I use the
/v:diagnostic command-line switch. MSBuild spits out some pretty verbose output. You can also spit the verbose output to a log file instead of the console, using the
/fl[n] command line switch, and then use the
/flp[n] (filelogparameter) switch to specify the verbosity level, e.g.,
You have to design your build scripts from the start to make troubleshooting easier. Do things like:
Make each target as granular as possible, so you can call each target individually. This helps make the debugging process much quicker.
Make sure your tasks inherit from the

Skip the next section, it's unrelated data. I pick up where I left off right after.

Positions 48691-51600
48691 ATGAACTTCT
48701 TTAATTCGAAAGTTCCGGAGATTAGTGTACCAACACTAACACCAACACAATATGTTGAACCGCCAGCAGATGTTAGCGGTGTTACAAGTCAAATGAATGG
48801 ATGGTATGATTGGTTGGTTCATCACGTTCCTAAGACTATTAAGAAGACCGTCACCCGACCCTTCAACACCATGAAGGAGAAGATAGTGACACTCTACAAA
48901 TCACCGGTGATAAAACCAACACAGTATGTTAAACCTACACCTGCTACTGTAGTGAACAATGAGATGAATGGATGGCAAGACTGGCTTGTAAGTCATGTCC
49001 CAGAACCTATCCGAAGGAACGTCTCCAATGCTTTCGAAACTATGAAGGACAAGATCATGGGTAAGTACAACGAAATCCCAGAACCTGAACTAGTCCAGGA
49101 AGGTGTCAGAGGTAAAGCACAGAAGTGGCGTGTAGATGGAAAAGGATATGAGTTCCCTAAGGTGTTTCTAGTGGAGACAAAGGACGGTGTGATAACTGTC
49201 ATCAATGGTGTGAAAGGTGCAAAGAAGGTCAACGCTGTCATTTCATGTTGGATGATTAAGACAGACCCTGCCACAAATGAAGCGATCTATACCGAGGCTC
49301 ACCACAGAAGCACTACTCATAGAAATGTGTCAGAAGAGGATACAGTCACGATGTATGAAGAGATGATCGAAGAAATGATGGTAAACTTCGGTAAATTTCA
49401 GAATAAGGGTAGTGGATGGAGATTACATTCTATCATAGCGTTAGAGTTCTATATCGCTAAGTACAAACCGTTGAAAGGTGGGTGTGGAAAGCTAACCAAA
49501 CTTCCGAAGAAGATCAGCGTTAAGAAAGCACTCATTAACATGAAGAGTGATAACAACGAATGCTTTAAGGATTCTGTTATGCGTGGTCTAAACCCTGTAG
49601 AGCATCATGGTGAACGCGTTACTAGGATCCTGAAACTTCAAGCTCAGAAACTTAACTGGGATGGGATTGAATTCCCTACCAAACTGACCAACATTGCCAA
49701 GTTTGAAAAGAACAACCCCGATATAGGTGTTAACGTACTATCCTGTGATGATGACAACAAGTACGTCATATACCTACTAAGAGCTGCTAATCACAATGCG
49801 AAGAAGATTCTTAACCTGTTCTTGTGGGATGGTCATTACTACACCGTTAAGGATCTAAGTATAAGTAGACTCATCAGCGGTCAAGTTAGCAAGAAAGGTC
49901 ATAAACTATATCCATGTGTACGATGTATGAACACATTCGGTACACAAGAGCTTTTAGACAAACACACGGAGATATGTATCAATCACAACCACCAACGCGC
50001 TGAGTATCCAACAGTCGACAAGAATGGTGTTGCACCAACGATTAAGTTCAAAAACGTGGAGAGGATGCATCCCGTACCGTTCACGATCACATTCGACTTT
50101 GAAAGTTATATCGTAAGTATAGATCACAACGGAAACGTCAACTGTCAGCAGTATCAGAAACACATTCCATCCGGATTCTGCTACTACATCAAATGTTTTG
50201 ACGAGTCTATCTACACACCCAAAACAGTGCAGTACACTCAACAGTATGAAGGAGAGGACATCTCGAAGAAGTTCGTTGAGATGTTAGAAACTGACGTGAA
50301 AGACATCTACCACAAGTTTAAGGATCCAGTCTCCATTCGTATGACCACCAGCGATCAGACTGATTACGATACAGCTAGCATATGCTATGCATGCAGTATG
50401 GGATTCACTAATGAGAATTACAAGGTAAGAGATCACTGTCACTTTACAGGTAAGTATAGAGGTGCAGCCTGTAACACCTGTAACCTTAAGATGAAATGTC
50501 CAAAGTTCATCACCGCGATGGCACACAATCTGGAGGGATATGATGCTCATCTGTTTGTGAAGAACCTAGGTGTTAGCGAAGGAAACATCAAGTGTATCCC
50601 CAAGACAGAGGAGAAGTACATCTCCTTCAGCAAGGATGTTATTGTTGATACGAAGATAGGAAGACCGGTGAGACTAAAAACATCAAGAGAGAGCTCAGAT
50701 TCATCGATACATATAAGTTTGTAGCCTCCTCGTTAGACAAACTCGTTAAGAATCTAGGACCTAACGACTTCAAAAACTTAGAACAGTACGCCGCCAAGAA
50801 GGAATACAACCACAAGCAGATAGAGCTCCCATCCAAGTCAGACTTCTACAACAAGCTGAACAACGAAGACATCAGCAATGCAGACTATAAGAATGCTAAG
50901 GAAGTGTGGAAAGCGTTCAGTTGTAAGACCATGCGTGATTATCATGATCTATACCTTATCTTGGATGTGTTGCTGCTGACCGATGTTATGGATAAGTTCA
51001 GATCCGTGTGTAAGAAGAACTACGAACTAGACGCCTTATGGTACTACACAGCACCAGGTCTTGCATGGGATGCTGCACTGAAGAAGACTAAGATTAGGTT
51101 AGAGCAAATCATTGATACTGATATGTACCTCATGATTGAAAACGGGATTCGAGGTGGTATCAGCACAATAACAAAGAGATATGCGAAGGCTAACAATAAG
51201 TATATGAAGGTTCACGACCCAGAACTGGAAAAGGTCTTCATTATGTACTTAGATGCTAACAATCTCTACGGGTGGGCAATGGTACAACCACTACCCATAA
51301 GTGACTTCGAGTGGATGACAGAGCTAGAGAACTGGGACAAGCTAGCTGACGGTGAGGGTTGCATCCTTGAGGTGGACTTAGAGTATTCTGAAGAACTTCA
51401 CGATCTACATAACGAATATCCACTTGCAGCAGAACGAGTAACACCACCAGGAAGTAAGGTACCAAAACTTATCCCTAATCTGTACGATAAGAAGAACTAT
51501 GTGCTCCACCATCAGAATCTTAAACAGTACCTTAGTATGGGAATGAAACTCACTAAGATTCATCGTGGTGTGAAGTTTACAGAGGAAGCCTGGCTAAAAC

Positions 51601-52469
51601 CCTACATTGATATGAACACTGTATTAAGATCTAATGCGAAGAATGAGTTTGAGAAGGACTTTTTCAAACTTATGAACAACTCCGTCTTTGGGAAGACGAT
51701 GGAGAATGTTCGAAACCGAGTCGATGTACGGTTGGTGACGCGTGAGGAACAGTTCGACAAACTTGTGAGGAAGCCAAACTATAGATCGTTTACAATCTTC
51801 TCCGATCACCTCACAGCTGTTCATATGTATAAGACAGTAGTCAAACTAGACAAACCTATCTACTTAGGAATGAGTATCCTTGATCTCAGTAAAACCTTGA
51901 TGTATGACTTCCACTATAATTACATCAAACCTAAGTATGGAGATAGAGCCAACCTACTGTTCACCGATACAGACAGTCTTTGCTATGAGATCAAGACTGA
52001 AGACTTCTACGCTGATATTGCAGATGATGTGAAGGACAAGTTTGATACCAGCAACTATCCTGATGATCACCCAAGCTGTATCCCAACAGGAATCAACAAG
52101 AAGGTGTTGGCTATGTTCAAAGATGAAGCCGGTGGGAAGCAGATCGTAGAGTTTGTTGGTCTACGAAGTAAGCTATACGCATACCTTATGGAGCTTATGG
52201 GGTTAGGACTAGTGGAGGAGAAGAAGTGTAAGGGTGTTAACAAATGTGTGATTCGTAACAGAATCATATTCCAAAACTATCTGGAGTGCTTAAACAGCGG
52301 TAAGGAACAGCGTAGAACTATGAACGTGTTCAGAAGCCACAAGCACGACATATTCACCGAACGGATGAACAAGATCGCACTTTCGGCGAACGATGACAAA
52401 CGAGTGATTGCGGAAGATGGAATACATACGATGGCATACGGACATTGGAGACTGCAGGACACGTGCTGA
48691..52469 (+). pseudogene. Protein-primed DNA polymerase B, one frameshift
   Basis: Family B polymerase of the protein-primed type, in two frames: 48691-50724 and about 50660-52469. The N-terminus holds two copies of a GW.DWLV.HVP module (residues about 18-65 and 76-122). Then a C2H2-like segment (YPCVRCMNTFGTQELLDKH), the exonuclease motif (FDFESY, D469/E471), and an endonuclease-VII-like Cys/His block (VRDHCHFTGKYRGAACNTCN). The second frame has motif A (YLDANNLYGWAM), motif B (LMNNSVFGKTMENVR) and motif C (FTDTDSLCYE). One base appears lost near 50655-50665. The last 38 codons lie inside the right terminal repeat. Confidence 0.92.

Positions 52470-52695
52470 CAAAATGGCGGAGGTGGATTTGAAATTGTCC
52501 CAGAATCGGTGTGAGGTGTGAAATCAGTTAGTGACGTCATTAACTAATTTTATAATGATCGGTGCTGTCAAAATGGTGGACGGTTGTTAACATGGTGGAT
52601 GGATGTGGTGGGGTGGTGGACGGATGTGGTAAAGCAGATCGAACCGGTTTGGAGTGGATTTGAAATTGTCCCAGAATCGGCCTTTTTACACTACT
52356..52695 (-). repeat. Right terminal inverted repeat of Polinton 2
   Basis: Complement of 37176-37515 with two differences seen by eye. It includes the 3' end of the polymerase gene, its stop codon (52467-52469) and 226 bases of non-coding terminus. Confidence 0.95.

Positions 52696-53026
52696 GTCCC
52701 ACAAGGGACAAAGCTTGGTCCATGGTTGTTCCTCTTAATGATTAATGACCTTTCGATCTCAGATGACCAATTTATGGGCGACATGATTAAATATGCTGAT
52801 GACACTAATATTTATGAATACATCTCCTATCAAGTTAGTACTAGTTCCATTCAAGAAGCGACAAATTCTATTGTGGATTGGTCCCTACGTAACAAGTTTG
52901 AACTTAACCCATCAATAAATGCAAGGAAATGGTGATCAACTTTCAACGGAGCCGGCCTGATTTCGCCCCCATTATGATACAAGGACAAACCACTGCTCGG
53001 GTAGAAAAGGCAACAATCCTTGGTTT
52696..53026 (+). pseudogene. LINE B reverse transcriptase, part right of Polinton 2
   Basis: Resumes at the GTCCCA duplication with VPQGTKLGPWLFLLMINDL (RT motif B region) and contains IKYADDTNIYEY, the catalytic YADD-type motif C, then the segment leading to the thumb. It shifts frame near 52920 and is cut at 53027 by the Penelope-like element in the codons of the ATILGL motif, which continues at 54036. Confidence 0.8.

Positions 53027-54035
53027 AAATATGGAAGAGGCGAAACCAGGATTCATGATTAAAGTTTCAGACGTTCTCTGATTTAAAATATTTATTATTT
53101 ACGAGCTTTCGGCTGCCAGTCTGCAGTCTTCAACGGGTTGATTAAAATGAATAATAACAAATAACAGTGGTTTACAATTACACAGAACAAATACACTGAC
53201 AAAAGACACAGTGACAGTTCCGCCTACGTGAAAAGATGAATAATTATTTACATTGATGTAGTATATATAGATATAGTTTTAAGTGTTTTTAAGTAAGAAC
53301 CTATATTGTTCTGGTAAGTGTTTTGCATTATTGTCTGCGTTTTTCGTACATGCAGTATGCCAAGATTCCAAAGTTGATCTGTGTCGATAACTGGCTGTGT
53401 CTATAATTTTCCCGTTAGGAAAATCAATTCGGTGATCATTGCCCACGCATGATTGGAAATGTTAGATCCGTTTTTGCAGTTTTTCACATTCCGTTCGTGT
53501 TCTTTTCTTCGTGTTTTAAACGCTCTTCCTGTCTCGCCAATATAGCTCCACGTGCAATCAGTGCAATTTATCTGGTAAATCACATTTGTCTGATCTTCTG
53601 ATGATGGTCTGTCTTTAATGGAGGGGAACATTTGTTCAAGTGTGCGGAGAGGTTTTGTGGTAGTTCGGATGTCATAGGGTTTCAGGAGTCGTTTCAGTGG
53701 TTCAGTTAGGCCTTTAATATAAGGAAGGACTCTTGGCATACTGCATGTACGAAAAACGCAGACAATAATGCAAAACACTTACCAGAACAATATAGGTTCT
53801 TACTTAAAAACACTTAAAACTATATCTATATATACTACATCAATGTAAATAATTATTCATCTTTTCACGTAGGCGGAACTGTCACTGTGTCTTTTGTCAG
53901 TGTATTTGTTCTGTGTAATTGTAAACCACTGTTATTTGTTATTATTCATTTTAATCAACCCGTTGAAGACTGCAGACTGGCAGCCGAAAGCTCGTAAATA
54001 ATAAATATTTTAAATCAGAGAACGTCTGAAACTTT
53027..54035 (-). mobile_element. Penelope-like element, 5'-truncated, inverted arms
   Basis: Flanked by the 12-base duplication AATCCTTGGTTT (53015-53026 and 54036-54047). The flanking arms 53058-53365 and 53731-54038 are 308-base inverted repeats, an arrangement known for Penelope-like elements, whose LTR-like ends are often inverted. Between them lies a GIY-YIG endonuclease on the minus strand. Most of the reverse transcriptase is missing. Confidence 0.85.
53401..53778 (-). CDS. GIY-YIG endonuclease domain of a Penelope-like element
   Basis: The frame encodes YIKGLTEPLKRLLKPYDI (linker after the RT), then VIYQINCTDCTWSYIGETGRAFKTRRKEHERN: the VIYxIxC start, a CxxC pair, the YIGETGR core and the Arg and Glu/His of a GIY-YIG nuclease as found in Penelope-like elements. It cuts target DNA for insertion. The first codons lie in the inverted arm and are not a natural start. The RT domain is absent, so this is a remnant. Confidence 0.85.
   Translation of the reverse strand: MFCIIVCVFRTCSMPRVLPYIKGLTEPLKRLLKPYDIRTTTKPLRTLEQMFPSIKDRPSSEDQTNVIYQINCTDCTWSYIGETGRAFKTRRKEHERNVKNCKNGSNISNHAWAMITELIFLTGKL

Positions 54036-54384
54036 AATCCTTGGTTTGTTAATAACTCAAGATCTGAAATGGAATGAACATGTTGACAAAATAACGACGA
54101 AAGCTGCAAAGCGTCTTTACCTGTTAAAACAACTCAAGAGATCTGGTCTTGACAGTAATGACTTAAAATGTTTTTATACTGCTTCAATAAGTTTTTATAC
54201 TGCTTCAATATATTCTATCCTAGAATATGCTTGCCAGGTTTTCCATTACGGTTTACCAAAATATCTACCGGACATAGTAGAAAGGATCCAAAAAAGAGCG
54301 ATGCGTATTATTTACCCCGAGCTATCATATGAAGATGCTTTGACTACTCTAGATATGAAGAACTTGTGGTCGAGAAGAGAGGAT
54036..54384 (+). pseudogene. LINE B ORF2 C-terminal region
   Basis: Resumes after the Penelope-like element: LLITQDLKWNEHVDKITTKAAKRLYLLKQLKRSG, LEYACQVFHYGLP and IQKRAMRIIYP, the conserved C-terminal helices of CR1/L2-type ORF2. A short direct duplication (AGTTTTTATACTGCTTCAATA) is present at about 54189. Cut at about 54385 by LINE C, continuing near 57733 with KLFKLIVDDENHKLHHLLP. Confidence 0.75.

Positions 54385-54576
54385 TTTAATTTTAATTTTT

Microsoft.Build.Utilities.Task class. It exposes a Log property that has way too many logging functions. I typically err on the side of caution use the
LogMessage(MessageImportance,string,params object). My debugging messages get a message importance of
MessageImportance.Low so they only appear when the verbosity mode is diagnostic.
System.Diagnostics.Trace.WriteLine for outputting messages that are are too low-level to log. I use DebugView to look at those messages.
Lastly, try not to do really complicated things in the MSBuild script itself. MSBuild excels at managing dependencies, lists of files, and running tasks. Anything more complicated or advanced should be moved to custom tasks written in your .NET language of choice. This has the added benefit of making things much easier to debug. When you've got your logic in code, you can use
System.Diagnostics.Debugger.Launch() method, which will allow you to attach MSBuild to the debugger in a running instance of Visual Studio (hopefully one that has your custom task already loaded).